Scotland’s planning reporter must listen to residents’ concerns over a forthcoming wind farm appeal, says MSP Murdo Fraser.
The Scottish Government’s Directorate for Planning and Environmental Appeals has been called in to decide what should happen to proposals for seven turbines at Frandy Hill, near Blackford.
As revealed in The PA two weeks ago, developers Wind Prospect claims Perth and Kinross Council took too long to decide on the plans, with delays in bringing them to PKC’s development management committee – so decided to refer it to the DPEA.
We reported that the Ochil Hills scheme had drawn a mix of criticism and support, with community councils and Gleneagles Hotel among the 70 groups and individuals who responded.
Now Mid-Scotland and Fife MSP Murdo Fraser has expressed his own concerns over the appeal.
The proposed seven-turbine cluster is one of several which have raised concerns over the cumulative effect of windfarms on the environmentally-sensitive Ochils, with the neighbouring Burnfoot Hill.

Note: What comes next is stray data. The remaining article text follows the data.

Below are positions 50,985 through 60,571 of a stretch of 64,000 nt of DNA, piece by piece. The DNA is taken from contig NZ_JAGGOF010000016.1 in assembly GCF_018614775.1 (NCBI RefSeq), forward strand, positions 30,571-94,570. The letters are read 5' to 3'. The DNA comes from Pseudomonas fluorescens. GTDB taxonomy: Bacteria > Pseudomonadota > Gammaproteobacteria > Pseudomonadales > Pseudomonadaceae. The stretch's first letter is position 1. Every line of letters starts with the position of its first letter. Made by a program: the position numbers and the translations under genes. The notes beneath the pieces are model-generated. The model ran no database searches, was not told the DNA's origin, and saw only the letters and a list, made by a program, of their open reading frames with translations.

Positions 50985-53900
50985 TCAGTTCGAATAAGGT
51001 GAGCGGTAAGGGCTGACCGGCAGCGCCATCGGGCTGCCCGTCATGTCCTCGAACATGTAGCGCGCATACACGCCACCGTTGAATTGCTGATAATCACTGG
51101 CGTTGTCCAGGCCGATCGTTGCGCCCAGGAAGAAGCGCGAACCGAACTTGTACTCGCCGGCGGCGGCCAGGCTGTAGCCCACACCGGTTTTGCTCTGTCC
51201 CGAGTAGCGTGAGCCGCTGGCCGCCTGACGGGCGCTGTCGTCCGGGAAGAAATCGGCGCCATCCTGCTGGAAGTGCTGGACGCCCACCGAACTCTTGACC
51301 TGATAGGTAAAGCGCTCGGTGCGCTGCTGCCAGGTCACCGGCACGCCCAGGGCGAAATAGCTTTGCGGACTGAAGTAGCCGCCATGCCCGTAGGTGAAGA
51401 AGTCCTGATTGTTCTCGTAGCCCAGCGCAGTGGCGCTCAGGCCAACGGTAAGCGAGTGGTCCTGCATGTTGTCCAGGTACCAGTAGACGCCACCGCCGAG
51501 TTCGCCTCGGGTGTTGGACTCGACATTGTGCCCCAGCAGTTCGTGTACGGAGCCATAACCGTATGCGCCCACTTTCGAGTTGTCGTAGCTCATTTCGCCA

Residents are worried that their concerns will be overturned by a central government that has shown an appetite for wind developments in the face of substantial levels of local opposition.
And in other energy schemes developers have successfully argued that the carbon-cutting target of Holyrood should not be seen as a glass ceiling on further developments if the reductions by 2020 are achieved.
Mr Fraser said yesterday: ““We cannot have a situation where local democracy is supplanted by the political aims of central government.
“The developers have admitted that the area is nearing saturation point and have claimed that the turbines will only be a temporary feature, lasting 25 years.
“If we read between the lines it can be understood that the developers recognise the controversy of their plans.”
He said Scottish Tory findings had revealed that only 2000 people are employed in Scotland in the onshore sector. “The Ochil Hills are one of Scotland’s most scenic places and we must keep it that way,” he added.
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